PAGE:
Languages
Page last updated at 05:23 GMT, Tuesday, 2 September 2008 06:23 UK

Kashmir separatist leaders freed

Syed Ali Shah Geelani (l) and Mirwaiz Omar Farooq (r)
The leaders were held ahead of pro-freedom rallies

Three senior separatist leaders in Indian-administered Kashmir have been released from police custody.

Syed Ali Shah Geelani, Mirwaiz Omar Farooq and Yasin Malik were held during rallies demanding independence.

Another leader, Shabir Shah, faces up to two years in prison without trial after being charged with activities prejudicial to the security of India.

Meanwhile, authorities have relaxed a curfew during the day in the mainly Muslim Kashmir valley after nine days.

The three leaders were released late on Monday. Mr Geelani was shifted to a hospital for treatment after his release.

The release of the three leaders came a day after a controversial land decision over a Hindu pilgrimage.

Some 100 acres of land are to be set aside for use by a Hindu trust during an annual Hindu pilgrimage.

Muslims have expressed anger over the move, but Hindus have welcomed the move and called off their protests in the long-running dispute.

The BBC's Altaf Hussain in the summer capital, Srinagar, says normalcy is returning to the valley after curfew during the day was lifted on Tuesday.

Businesses, schools and government offices have reopened, and traffic is plying in the valley.

Anger

A committee representing the separatist groups has asked people to resume business. But it has also asked businesses to shut down in the valley after 4 pm till Thursday.

The dispute over the pilgrimage land began in May when the state government said 99 acres (40 hectares) of state-controlled land would be given to the Amarnath Shrine Trust - a group that safeguards the annual Hindu pilgrimage to the Amarnath cave, one of the holiest shrines in Hinduism.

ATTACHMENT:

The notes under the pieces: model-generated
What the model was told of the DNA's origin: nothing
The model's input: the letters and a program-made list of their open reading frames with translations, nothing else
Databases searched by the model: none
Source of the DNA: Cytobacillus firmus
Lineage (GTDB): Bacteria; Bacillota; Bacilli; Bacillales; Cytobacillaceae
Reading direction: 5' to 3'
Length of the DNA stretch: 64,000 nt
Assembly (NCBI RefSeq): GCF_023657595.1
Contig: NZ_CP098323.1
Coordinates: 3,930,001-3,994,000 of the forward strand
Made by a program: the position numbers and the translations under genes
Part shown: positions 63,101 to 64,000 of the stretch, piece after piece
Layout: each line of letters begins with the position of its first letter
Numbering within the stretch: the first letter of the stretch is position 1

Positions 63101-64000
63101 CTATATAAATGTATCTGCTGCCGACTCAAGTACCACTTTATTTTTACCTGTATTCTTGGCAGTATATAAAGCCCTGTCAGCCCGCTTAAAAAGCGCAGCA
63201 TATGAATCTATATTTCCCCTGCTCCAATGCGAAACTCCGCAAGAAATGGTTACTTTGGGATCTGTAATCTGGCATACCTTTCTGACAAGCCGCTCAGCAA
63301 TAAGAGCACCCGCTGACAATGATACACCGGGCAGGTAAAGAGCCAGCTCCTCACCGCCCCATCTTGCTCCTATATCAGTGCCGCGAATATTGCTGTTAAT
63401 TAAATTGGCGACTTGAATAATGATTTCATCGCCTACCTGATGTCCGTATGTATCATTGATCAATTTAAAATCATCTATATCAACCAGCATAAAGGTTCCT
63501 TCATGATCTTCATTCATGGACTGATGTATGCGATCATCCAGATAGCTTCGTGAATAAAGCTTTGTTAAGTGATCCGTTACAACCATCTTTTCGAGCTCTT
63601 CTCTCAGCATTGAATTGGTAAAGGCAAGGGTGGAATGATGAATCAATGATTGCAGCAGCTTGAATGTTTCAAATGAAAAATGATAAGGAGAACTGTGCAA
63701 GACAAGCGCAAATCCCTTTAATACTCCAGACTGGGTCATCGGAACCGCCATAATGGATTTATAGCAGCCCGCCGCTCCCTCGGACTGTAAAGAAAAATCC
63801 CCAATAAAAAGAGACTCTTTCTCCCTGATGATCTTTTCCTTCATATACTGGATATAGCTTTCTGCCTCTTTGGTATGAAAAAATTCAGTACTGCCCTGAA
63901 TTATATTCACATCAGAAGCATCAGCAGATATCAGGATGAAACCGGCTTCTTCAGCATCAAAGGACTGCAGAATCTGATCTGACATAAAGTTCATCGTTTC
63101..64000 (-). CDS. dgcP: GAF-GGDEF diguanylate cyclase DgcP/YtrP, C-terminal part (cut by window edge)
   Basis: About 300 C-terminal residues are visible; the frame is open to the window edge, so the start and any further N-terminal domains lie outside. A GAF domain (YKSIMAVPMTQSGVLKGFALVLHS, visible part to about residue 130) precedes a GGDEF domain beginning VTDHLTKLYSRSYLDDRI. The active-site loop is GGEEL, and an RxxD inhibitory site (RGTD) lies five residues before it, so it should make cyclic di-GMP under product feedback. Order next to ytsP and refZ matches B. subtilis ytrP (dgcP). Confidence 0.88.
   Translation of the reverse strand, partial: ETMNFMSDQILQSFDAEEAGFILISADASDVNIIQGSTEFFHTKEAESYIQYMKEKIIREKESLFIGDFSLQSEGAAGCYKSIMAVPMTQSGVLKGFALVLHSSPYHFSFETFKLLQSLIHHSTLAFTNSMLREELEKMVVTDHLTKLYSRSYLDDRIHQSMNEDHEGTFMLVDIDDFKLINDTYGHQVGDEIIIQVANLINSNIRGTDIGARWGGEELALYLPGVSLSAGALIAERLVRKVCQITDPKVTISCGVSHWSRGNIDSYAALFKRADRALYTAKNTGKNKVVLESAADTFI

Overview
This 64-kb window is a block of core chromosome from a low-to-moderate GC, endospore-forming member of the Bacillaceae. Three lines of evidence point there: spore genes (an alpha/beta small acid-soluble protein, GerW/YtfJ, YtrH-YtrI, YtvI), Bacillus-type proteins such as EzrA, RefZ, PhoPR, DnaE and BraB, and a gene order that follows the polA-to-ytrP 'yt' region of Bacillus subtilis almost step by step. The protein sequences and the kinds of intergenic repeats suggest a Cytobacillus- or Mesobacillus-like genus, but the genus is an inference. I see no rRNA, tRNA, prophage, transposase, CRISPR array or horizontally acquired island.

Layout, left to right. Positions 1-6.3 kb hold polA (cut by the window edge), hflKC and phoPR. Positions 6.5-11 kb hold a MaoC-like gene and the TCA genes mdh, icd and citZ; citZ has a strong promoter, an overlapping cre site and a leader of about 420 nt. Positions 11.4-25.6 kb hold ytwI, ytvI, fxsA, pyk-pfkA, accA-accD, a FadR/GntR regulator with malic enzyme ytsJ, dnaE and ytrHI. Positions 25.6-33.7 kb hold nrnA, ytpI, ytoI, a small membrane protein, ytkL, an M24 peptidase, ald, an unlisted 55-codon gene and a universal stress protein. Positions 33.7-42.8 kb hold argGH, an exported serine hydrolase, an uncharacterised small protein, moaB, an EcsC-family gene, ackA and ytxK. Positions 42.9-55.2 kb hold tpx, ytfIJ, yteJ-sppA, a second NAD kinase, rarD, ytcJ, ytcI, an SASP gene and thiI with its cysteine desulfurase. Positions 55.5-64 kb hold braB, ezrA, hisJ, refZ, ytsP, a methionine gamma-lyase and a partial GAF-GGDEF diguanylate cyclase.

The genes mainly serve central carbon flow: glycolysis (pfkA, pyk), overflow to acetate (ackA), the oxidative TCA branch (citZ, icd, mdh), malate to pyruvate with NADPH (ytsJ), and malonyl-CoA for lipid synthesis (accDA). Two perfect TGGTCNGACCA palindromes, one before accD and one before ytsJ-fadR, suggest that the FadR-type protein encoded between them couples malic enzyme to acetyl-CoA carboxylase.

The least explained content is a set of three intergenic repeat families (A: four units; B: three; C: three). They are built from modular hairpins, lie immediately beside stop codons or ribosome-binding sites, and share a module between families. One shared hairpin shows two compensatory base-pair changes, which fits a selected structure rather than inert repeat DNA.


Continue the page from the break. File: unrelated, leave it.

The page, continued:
The move unleashed anger among Kashmir Muslims and since June there has been a re-emergence of mass demonstrations calling for independence from India.

Not long after the Muslim protests started, the state government abandoned the land transfer.

That resulted in Hindus concentrated in the Jammu region of the state taking to the streets and blockading the main supply routes to Srinagar.

Some 40 people have been killed in the protests, most of them Muslim.




RELATED INTERNET LINKS
The BBC is not responsible for the content of external internet sites



FEATURES, VIEWS, ANALYSIS
Has China's housing bubble burst?
How the world's oldest clove tree defied an empire
Why Royal Ballet principal Sergei Polunin quit

BBC navigation

BBC © 2014 The BBC is not responsible for the content of external sites. Read more.

This page is best viewed in an up-to-date web browser with style sheets (CSS) enabled. While you will be able to view the content of this page in your current browser, you will not be able to get the full visual experience. Please consider upgrading your browser software or enabling style sheets (CSS) if you are able to do so.

Americas Africa Europe Middle East South Asia Asia Pacific